It also helped that his best friend and fellow ’Super Buddy’ Nathan Bastian was also going through his first NHL games at the same time. While McLeod wasn’t able to pot his first NHL goal this season, Bastian was and it was on a night when the two were both in the lineup.
“He was obviously so happy and I was so happy for him when I saw it go in,” McLeod said of his longtime friend, unable to hide his smile. “He’s been scoring a lot of goals like that in front of the net. He’s really good at finding those areas and tipping it in the net. He’s going to be a really good net-front player. If he keeps going that way he can be a really, really good player in this league in those areas.”
In the OHL and in the AHL McLeod primarily played at the center position (often with Bastian on his wing), but towards the end of the season, Hynes and his staff used him a few times on the wing with varied results. With no hope of making the playoffs, why not try a few things out and see what you have amongst your prospect pool.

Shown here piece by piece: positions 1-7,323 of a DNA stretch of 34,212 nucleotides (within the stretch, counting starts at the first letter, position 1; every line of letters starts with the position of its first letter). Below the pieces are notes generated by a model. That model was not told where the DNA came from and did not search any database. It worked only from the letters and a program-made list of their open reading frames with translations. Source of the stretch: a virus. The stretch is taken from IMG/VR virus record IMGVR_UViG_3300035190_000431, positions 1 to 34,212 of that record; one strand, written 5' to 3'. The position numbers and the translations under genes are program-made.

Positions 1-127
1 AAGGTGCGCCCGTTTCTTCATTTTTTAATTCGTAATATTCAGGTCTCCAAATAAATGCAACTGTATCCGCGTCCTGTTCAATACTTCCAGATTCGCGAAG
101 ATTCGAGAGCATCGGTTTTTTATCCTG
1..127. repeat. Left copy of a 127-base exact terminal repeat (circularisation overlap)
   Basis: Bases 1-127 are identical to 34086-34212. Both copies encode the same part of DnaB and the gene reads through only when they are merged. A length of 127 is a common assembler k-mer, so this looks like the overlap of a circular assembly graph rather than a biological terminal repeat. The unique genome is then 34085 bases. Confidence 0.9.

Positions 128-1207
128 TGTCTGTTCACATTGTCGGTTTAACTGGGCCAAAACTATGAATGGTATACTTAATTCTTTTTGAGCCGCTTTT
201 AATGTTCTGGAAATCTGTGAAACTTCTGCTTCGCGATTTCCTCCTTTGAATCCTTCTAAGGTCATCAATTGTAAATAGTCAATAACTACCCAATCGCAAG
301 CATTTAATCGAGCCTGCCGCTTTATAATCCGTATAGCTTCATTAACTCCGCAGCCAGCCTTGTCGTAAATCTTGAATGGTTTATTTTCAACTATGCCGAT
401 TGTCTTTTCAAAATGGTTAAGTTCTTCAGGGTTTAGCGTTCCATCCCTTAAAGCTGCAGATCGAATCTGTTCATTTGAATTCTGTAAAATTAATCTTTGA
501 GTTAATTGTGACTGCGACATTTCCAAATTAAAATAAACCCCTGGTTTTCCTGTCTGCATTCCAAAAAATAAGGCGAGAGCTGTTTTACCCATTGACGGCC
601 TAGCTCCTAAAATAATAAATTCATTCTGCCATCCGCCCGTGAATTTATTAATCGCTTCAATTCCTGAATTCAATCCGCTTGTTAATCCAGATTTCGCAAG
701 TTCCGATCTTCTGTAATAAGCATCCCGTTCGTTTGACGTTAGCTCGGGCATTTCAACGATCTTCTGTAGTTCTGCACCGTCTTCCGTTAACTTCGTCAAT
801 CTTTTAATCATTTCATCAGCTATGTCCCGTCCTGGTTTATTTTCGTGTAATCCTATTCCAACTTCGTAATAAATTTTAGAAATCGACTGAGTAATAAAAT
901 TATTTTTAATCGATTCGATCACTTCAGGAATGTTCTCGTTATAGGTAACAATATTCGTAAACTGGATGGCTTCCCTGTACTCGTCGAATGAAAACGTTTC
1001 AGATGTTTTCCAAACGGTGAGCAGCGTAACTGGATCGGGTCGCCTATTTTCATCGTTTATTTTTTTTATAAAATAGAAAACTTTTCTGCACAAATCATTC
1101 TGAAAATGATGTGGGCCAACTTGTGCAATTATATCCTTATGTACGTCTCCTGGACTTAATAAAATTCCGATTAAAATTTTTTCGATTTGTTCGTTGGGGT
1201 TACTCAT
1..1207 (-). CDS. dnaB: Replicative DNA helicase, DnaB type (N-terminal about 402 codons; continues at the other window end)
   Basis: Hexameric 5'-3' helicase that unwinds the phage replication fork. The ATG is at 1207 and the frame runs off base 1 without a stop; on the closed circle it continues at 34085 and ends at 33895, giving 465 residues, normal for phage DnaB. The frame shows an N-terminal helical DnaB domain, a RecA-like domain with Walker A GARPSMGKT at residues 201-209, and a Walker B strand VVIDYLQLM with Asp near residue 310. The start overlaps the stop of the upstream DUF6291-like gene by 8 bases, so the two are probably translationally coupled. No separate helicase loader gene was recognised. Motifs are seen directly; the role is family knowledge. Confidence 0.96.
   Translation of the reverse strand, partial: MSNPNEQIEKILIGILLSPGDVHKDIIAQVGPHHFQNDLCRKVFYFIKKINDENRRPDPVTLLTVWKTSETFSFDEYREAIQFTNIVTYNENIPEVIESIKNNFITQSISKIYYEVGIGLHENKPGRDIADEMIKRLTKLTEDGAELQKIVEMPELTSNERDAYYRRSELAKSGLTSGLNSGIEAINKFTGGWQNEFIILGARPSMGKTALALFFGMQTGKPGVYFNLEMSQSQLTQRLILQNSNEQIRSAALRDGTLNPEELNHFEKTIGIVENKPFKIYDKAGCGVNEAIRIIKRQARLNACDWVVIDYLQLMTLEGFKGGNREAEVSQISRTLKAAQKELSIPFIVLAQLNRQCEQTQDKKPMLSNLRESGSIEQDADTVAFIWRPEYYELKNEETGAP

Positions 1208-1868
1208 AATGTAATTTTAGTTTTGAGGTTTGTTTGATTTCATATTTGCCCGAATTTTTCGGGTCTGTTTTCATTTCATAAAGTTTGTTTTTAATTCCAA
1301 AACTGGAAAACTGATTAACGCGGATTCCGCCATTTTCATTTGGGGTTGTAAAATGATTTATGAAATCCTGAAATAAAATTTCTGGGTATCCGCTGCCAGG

“We’re not sure yet if it’s going to be center or wing for him, so it’s another good opportunity for us to see him in that position in NHL games. Sometimes there’s a little bit less responsibility playing wing but Michael I think can play both. It’s just a matter of what is he going to grow into more, winger or center,” said Hynes after a late-season game.
If he does stick as a center, he has a valuable teacher to learn from in longtime Devil Travis Zajac, who is one of the best face-off men in the league year in, and year-out. “I’ve just been watching him a lot. He’s a player who I try to play my game like, his role,” admitted McLeod. “A two-way center, winning draws. He’s just so good at it and I think he’s one of the best in the league.”
“Face-offs at the NHL level you kind of have to bear down more, watch some video on the other team before the game to see what their tendencies are,” McLeod explained. “Guys really take pride in what they do in the face-off dot so you have to do the same. Just bear down on every draw.”
In 21 games as a rookie, McLeod won 70 of the 132